The End of Oulipo?

The End of Oulipo? My book (co-authored with Lauren Elkin), published by Zero Books. Available everywhere. Order it from Amazon, or find it in bookstores nationwide. The End of Oulipo

Lady Chatterley’s Brother

Lady Chatterley's Brother. The first ebook in the new TQC Long Essays series, Lady Chatterley's Brothercalled “an exciting new project” by Chad Post of Open Letter and Three Percent. Why can't Nicholson Baker write about sex? And why can Javier Marias? We investigate why porn is a dead end, and why seduction paves the way for the sex writing of the future. Read an excerpt.

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Translate This Book!

Ever wonder what English is missing? Called "a fascinating Life Perecread" by The New Yorker, Translate This Book! brings together over 40 of the top translators, publishers, and authors to tell us what books need to be published in English. Get it on Kindle.

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Group Reads

The Tunnel

Fall Read: The Tunnel by William H. Gass

A group read of the book that either "engenders awe and despair" or "[goads] the reader with obscenity and bigotry," or both. Info here. Buy the book here and support this site.

Naked Singularity

Summer Read: A Naked Singularity by Sergio De La Pava

Fans of Gaddis, Pynchon, DeLillo: A group read of the book that went from Xlibris to the University of Chicago Press. Info here. Buy the book here and support this site.

Life Perec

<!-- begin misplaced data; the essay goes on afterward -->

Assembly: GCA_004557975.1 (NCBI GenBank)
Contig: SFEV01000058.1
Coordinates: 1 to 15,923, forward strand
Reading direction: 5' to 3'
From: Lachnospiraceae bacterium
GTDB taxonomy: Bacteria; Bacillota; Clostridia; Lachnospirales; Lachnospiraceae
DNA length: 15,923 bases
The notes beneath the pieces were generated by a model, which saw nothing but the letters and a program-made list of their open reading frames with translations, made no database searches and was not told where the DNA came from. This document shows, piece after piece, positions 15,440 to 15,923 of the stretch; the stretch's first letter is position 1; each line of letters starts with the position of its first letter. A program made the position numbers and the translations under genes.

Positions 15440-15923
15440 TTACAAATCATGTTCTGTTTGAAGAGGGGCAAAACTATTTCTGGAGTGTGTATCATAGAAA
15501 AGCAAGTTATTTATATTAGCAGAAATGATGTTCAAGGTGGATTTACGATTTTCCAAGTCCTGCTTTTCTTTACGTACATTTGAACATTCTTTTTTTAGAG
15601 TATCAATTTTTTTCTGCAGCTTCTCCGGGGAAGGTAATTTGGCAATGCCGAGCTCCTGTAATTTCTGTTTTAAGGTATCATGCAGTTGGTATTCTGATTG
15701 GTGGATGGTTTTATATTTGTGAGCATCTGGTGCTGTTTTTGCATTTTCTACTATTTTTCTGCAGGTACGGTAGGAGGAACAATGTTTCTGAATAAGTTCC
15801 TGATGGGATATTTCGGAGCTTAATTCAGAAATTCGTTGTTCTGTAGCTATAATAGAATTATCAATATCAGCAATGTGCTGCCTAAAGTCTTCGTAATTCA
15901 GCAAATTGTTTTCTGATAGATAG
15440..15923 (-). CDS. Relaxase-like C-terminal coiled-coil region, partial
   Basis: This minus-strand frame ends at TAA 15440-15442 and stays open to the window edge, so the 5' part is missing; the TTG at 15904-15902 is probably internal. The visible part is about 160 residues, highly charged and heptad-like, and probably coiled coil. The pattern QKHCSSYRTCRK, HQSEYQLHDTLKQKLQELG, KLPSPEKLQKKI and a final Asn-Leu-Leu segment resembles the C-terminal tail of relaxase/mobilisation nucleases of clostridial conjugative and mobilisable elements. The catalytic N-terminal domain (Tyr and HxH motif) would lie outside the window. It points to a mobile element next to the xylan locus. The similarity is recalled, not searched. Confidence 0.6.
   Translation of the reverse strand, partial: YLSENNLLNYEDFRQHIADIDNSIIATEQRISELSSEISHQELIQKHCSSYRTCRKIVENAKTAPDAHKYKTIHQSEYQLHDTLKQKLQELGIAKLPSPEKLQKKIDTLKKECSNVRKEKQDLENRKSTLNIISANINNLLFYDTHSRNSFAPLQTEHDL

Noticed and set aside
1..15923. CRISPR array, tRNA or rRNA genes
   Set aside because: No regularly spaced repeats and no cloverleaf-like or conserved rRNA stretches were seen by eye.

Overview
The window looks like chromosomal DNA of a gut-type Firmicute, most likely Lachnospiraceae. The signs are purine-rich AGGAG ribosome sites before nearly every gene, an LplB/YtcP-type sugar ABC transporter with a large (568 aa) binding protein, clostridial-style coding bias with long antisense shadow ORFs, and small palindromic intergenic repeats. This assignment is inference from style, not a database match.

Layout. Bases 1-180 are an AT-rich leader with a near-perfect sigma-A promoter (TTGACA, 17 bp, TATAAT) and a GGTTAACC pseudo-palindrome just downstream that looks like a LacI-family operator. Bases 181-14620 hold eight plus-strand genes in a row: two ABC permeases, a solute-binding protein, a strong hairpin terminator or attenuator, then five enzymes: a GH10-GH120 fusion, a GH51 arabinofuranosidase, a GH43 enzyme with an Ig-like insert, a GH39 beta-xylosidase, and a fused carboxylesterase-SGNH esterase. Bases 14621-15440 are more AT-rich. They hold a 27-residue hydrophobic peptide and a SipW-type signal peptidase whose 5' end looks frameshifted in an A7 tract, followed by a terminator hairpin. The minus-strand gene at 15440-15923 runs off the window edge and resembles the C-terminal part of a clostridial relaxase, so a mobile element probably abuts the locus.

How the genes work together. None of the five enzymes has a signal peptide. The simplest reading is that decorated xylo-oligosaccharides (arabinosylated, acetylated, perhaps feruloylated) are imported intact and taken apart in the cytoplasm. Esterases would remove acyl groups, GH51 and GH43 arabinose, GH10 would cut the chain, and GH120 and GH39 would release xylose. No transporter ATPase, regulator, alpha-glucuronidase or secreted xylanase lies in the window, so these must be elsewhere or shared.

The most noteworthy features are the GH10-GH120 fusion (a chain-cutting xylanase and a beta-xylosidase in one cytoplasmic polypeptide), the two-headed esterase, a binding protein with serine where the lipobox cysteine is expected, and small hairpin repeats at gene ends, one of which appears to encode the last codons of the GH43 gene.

Life A User's Manual by Georges Perec

Starting March 2011, read the greatest novel from an experimental master. Info here. Buy the book here and support this site.

Last Samurai

Fall Read: The Last Samurai by Helen DeWitt

A group read of one of the '00s most-lauded postmodern novels. Info here. Buy the book here and support this site.

Tale of Genji

The Summer of Genji

Two great online lit magazines team up to read a mammoth court drama, the world's first novel.

Your Face Tomorrow

Your Face This Spring

A 3-month read of Javier Marias' mammoth book Your Face Tomorrow

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Ten Memorable Quotes from William Gaddis’ Letters

New Books
Here are ten of my favorite moments from these hugely interesting letters.


Interviews from Conversational Reading

New Books
See this page for interviews with leading authors, translators, publishers, and more.


  • Trieste by Daša Drndić September 15, 2014
    As Drndić reiterates throughout the novel, “Behind every name there is a story.” And Haya Tedeschi’s story is draped in death. Born to a Jewish family that converted to Catholicism and tacitly supported the Fascists in Italy, Haya was a bystander to the Holocaust. She attended movies while Jews and partisans were transported to concentration camps; she pored […]
  • The Tree With No Name by Drago Jančar September 15, 2014
    At the opening of chapter 87—the first chapter found in The Tree with No Name—Janez Lipnik finds himself up a tree, shoeless, and lost in the Slovenian countryside. He makes his way to a house where he is taken in by a woman teacher who is waiting for her lover, a soldier. It becomes clear we are at the height of World War II. Soon after, we follow Lipnik […]
  • Kjell Askildsen, Selected Stories September 15, 2014
    Here, at the midpoint of his narrative, Bernhard, the affectless and purposeless protagonist of "The Unseen," experiences existential near-emancipation at dusk. This retreat toward obscurity in terse, direct language—thematic and stylistic markers of each work in the collection—comes immediately after Bernhard’s sister mentions her plans to enterta […]
  • Berlin Now by Peter Schneider September 15, 2014